The main points raised in the HM Treasury consultation are summarised below:
1.Scope of the 4MLD: Key changes include a lower threshold of 10,000 for cash transactions, and extending the scope to both making and receivingcash payments. There is an option for member states to exempt persons who engage in financial activity on an occasional or very limited basis, if these persons are not money remitters. Currently, HM Treasury applies the exemption to entities of a maximum annual turnover of 64,000. However, it now plans to raise the threshold to 100,000, leaving the single transaction threshold at 1,000.
2.Customer Due Diligence (CDD) Simplified CDD (SDD) Enhanced CDD (EDD): HM Treasury proposes the replacement of the existing list of products subject to a simplified CDD, as set out in Article 13 of the Money Laundering Regulations 2007 (MLRs), with the non-exhaustive list of factors contained in an Annex to the 4MLD that might seem appropriate for CDD. Respondents are invited to comment on what should trigger the application of CDD measures for existing customers and what are the relevant implications for "obliged entities" the term which the new provisions will apply to. HM Treasury asks for respondents' views on what the money laundering and terrorist finance risks associated with pooled client accounts would be, whether SDD should be permitted for them and what the effects of removing the ability to use SDD would be. Respondents are invited to comment on whether any products not listed in 4MLD or proposed by the European Supervisory Agencies guidance should be covered by enhanced CDD, and whether any products in other sectors should also be covered.
3.Reliance: Respondents are asked whether firms currently rely on third parties for CDD and if so, what are the costs of doing so. HM Treasury has also asked which entities in third countries could potentially be relied upon and for feedback on the meaning of certain 4MLD expressions, such as "member organisation" and "federation".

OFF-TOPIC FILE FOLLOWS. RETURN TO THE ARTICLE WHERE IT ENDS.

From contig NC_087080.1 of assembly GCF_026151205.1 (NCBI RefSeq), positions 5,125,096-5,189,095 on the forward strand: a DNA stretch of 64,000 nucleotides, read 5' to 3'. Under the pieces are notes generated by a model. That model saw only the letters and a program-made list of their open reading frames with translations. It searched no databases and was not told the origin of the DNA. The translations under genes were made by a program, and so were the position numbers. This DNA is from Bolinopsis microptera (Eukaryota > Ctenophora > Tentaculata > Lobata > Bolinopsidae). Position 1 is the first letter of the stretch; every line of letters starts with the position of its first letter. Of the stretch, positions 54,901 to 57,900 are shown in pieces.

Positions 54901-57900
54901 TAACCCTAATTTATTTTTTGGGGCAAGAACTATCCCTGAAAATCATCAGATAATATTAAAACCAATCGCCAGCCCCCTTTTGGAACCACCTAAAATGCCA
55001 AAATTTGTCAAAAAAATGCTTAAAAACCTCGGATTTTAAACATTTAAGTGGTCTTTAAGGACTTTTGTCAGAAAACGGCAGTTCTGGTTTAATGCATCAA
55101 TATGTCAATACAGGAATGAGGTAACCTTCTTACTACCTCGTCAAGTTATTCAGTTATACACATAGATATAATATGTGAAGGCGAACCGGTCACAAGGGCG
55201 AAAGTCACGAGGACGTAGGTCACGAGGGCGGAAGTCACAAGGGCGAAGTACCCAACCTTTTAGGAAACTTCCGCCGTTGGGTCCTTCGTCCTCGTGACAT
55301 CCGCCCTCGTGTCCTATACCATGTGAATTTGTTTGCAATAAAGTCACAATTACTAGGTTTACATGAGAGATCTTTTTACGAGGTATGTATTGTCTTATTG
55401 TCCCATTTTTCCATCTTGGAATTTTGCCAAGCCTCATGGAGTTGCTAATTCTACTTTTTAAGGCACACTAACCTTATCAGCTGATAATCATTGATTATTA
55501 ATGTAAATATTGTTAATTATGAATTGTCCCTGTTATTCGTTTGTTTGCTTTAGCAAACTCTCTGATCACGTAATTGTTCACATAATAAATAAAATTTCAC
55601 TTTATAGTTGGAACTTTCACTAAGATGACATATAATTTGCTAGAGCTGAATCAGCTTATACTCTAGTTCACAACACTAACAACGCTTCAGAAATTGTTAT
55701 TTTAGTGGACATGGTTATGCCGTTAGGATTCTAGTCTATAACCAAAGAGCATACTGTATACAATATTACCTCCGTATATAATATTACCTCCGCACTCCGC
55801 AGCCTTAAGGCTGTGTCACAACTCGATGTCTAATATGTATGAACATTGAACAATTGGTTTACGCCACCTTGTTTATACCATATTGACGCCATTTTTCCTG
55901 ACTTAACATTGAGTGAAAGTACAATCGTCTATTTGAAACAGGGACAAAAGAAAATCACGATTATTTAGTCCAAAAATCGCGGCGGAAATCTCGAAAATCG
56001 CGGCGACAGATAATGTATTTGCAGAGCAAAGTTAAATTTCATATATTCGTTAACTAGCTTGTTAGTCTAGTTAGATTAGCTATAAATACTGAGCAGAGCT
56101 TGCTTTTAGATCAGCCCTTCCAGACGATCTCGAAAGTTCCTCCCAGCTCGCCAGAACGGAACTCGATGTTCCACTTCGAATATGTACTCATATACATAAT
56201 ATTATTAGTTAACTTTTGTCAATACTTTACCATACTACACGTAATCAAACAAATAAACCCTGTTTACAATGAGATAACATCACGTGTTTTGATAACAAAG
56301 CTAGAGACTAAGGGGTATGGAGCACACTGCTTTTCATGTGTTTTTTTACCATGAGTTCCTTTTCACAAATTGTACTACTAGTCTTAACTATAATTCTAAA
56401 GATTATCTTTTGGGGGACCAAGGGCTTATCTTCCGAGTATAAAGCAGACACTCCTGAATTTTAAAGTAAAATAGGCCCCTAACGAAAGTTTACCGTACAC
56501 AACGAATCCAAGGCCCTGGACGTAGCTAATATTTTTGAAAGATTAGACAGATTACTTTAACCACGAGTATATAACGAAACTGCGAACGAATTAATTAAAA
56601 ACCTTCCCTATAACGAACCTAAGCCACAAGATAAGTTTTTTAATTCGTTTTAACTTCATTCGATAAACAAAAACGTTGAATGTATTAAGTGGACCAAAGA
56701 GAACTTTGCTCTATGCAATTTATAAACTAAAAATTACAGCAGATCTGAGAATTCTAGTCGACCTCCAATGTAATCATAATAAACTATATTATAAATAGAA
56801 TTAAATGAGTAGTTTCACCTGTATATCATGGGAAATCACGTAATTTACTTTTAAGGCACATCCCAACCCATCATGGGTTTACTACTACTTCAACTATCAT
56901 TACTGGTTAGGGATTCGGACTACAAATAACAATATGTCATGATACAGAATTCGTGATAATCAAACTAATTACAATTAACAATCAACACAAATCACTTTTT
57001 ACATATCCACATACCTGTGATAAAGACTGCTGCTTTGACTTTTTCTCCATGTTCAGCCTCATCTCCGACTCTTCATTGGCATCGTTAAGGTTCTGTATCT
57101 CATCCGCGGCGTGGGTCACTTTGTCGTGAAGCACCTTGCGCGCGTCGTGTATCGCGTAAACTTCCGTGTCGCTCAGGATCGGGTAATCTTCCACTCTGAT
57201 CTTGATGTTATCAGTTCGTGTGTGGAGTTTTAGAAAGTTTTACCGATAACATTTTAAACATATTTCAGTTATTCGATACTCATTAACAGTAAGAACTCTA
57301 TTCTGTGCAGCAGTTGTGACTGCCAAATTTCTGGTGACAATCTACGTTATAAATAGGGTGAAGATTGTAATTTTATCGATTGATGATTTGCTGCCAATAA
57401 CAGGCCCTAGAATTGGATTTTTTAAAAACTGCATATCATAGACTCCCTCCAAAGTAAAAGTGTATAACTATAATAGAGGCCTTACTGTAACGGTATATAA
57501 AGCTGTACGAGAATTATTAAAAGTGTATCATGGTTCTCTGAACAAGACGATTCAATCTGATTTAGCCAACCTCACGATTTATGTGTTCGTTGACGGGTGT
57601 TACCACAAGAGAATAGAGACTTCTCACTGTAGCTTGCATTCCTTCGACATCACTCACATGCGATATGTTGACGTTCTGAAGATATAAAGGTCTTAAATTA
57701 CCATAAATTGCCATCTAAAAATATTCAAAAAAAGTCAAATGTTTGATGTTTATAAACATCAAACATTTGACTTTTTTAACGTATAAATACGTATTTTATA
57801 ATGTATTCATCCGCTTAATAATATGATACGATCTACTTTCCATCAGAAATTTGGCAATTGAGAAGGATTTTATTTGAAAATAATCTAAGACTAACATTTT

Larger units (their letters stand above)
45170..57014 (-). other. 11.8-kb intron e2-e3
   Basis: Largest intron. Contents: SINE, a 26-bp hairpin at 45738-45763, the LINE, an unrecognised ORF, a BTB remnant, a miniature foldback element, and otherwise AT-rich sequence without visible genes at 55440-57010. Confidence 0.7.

4.Assessment of risks and controls: The paper asks whether there should be a threshold above which firms must appoint a compliance officer, screen employees and have an internal audit function. It also asks what should be taken into account when screening employees. The paper also seeks views on how many of the controls firms are in fact already carrying out, and the likely cost of performing them.
5.Gambling providers: 4MLD applies in principle to all gambling providers. This is a significant change from the current requirements, which only apply to the holders of a casino operating licence. The paper explains the CDD measures which gambling providers will need to establish. The paper asks whether any gambling providers or activities should be classified as `proven' low-risk, and should therefore be exempt.
6.Electronic money: 4MLD gives member states the discretion to exempt some low-risk e-money products from parts of CDD. The paper notes that legislative change will be necessary, should the UK decide to use that discretion, and seeks views on the extent to which exemptions should be used.
7.Estate Agents: 4MLD extends the coverage of estate agents, for example to include lettings agents. The paper seeks views on the general application of CDD in estate agency business and on supervision of the sector.